The appellants contend the arbitrator exceeded his power by "manifesting an infidelity" to the collective bargaining agreement. Such infidelity was manifested by (1) the adoption of the ministerialsubstantive distinction in regard to matters which fall within the unfettered management function, and (2) the requirement that past practice be maintained.

[6, 7]

An arbitrator obtains his authority from the contract of the parties. Wisconsin Employment Relations Board v. Teamsters Local No. 563, 75 Wis. 2d 602, 611, 250 N.W.2d 696 (1977). The function of the arbitrator in disputes under a collective bargaining agreement is to interpret and apply the agreement. Elkouri & Elkouri, How Arbitration Works 296 (1976).

" [A]n arbitrator is confined to the interpretation of the collective bargaining agreement; he does not sit to dispense his own brand of justice. He may of course look for guidance from many sources, yet his award is legitimate only so long as it draws its essence from the collective bargaining agreement. When the arbitrator's words manifest an infidelity to his obligation, courts have no choice but to refuse enforcement of the award." United Steelworkers of America v. Enterprise Wheel & Car Corp., 363 U.S. 593, 597 (1960).

"Thus the arbitrator has authority to resolve only questions of contractual rights." Alexander v. Gardner-Denver Co., 415 U.S. 36, 53-54 (1974).

[8] Judicial review of arbitration awards is very limited. The strong policy favoring arbitration as a method for settling disputes under collective bargaining agreements *22 requires a reluctance on the part of the courts to interfere with an arbitrator's award upon issues properly submitted. United Steelworkers of America v. Enterprise Wheel & Car Corp., supra at 596; Wisconsin Employment Relations Commission v. Teamsters Local 563, supra at 610. In Denhart v. Waukesha Brewing Co., 17 Wis. 2d 44, 51, 115 N.W.2d 490 (1962), the court stated:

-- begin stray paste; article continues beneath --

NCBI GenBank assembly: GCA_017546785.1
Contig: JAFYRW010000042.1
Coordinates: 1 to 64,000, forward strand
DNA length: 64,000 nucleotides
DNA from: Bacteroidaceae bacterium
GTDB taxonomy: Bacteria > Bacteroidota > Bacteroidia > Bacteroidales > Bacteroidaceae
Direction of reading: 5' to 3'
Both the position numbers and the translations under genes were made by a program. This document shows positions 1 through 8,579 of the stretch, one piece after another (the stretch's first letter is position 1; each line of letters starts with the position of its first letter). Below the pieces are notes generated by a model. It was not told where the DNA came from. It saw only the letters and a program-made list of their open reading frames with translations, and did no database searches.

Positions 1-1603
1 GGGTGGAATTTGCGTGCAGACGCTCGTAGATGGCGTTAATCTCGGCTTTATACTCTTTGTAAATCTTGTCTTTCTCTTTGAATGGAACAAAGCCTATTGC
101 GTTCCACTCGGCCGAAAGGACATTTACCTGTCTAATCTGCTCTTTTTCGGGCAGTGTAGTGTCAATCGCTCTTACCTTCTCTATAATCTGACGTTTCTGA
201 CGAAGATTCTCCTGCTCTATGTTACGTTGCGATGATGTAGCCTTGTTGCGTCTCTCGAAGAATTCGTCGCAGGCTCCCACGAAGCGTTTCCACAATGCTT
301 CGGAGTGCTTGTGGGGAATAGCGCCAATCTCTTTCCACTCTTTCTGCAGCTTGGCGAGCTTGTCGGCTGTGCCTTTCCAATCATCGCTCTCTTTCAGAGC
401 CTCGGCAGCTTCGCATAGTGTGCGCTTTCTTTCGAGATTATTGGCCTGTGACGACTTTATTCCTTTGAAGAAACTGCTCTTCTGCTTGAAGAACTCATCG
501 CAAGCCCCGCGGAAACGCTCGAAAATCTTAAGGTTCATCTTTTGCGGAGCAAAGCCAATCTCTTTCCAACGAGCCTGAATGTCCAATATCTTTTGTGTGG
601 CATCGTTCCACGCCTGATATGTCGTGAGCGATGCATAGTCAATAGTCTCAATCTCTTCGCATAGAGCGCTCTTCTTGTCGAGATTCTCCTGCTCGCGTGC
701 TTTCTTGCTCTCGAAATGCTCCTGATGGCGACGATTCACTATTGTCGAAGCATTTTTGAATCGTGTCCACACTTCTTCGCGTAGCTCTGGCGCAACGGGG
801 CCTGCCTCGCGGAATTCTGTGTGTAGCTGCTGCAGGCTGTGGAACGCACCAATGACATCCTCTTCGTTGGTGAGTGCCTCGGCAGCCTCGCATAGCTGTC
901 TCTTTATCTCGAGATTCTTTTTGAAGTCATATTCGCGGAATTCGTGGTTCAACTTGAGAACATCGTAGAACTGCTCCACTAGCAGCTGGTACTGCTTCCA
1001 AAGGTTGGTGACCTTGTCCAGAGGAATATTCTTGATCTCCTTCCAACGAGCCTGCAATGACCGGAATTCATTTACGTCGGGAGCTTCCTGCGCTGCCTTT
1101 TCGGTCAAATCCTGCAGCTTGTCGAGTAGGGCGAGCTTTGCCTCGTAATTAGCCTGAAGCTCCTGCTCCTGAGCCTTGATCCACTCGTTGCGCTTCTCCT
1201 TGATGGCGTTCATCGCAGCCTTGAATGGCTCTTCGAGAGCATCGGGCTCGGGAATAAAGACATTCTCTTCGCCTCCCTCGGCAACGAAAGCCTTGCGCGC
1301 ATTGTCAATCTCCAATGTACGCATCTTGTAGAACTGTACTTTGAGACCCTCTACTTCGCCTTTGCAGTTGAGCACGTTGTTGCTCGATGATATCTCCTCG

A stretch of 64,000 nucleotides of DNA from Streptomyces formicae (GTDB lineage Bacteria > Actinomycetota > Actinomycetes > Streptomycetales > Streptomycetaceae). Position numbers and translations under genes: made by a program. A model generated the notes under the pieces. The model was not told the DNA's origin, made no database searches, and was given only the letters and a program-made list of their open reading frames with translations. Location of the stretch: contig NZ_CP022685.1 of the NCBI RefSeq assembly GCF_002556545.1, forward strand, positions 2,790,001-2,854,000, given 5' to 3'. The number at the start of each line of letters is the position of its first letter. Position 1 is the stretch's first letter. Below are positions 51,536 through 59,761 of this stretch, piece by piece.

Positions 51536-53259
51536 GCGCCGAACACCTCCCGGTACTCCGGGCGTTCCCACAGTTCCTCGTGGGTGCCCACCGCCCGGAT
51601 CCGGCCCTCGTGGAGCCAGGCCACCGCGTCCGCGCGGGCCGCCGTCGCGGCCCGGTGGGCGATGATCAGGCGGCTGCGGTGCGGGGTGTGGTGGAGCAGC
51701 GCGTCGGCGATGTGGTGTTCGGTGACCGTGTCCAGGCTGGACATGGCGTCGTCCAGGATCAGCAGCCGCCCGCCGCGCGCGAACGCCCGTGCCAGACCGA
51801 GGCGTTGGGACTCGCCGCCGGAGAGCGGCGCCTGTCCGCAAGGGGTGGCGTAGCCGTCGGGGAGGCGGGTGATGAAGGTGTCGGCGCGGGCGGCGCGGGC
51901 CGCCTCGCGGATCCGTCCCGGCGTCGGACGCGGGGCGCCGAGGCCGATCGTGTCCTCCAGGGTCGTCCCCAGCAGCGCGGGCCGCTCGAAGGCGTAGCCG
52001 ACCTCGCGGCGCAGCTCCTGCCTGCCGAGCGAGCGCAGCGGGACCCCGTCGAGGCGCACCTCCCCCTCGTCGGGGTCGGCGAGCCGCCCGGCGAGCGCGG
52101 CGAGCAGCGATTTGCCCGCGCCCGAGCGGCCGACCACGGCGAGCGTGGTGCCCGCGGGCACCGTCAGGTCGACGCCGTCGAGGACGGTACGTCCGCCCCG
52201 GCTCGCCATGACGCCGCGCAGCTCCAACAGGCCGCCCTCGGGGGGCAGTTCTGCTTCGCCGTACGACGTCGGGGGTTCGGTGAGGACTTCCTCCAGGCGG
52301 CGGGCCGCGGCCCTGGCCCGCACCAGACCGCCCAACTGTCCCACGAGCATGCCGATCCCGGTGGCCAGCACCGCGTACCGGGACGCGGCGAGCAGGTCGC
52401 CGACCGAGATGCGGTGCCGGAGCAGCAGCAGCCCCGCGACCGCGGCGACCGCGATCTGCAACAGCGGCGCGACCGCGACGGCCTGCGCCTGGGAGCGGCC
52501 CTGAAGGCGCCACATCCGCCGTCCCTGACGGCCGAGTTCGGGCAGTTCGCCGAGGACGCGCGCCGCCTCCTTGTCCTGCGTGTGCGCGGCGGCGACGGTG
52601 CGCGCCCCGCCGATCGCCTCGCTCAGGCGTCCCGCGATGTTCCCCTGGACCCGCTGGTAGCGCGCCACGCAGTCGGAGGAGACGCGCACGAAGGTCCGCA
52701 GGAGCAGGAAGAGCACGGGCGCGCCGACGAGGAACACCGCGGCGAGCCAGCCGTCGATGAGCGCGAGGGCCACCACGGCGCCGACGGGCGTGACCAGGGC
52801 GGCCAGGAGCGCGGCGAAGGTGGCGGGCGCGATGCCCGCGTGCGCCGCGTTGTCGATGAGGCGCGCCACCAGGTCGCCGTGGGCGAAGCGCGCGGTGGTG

"While this court may disagree with the interpretation of the contract reached by the arbitrator, the parties contracted for the arbitrator's settlement of the grievance and that is what they received."

[9] Thus, the function of the court upon review of an arbitration award is a supervisory one, the goal being merely to ensure that the parties receive the arbitration that they bargained for. Los Angeles Newspaper Guild, Local 69 v. Hearst Corp., 504 F2d 636, 642 (9th. Cir. 1974), cert. denied, 421 U.S. 930 (1975).

[10] The appellants' first contention, that the arbitrator exceeded his powers by adopting the ministerialsubstantive distinction in relation to the scope of the unfettered management function, is precisely that sort of contention which the court should find has no merit under the principles above. The arbitrator simply determined that the matters covered by the orders and special notice of December 6, 1974 did not fall within the unfettered management function, and therefore were subject to negotiation. This determination is a matter solely of the interpretation and application of the collective bargaining agreement, clearly within the arbitrator's authority. Therefore, the portion of the award concluding that the orders and special notice violated the agreement draws its essence from the agreement and should not be disturbed.